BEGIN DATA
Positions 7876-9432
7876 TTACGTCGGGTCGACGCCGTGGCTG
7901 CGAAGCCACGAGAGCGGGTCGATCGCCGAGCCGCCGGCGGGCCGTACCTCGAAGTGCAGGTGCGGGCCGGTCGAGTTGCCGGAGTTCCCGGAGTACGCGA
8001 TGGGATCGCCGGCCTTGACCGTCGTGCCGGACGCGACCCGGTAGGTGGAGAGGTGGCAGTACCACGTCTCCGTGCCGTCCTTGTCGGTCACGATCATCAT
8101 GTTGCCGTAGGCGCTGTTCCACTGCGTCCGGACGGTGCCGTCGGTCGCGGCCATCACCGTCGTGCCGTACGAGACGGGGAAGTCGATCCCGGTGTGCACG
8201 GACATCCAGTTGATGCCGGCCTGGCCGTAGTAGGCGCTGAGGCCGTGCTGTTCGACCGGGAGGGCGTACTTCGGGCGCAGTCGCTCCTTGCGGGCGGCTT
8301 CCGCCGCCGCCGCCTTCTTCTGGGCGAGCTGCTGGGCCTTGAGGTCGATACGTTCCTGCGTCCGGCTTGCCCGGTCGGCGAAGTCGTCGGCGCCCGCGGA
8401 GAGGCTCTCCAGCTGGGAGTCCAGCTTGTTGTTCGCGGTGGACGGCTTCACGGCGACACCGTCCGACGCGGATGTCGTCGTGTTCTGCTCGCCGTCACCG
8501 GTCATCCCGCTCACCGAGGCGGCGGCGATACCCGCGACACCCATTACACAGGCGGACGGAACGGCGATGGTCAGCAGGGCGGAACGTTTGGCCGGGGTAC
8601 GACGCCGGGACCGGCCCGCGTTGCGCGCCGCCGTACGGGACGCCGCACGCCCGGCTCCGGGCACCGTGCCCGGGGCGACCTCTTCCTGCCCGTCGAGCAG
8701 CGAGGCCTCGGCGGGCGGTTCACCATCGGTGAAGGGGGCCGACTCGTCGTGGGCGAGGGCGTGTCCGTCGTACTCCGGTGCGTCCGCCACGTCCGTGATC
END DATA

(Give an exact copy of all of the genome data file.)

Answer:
Positions 7876-9432
7876 TTACGTCGGGTCGACGCCGTGGCTG
7901 CGAAGCCACGAGAGCGGGTCGATCGCCGAGCCGCCGGCGGGCCGTACCTCGAAGTGCAGGTGCGGGCCGGTCGAGTTGCCGGAGTTCCCGGAGTACGCGA
8001 TGGGATCGCCGGCCTTGACCGTCGTGCCGGACGCGACCCGGTAGGTGGAGAGGTGGCAGTACCACGTCTCCGTGCCGTCCTTGTCGGTCACGATCATCAT
8101 GTTGCCGTAGGCGCTGTTCCACTGCGTCCGGACGGTGCCGTCGGTCGCGGCCATCACCGTCGTGCCGTACGAGACGGGGAAGTCGATCCCGGTGTGCACG
8201 GACATCCAGTTGATGCCGGCCTGGCCGTAGTAGGCGCTGAGGCCGTGCTGTTCGACCGGGAGGGCGTACTTCGGGCGCAGTCGCTCCTTGCGGGCGGCTT
8301 CCGCCGCCGCCGCCTTCTTCTGGGCGAGCTGCTGGGCCTTGAGGTCGATACGTTCCTGCGTCCGGCTTGCCCGGTCGGCGAAGTCGTCGGCGCCCGCGGA
8401 GAGGCTCTCCAGCTGGGAGTCCAGCTTGTTGTTCGCGGTGGACGGCTTCACGGCGACACCGTCCGACGCGGATGTCGTCGTGTTCTGCTCGCCGTCACCG
8501 GTCATCCCGCTCACCGAGGCGGCGGCGATACCCGCGACACCCATTACACAGGCGGACGGAACGGCGATGGTCAGCAGGGCGGAACGTTTGGCCGGGGTAC
8601 GACGCCGGGACCGGCCCGCGTTGCGCGCCGCCGTACGGGACGCCGCACGCCCGGCTCCGGGCACCGTGCCCGGGGCGACCTCTTCCTGCCCGTCGAGCAG
8701 CGAGGCCTCGGCGGGCGGTTCACCATCGGTGAAGGGGGCCGACTCGTCGTGGGCGAGGGCGTGTCCGTCGTACTCCGGTGCGTCCGCCACGTCCGTGATC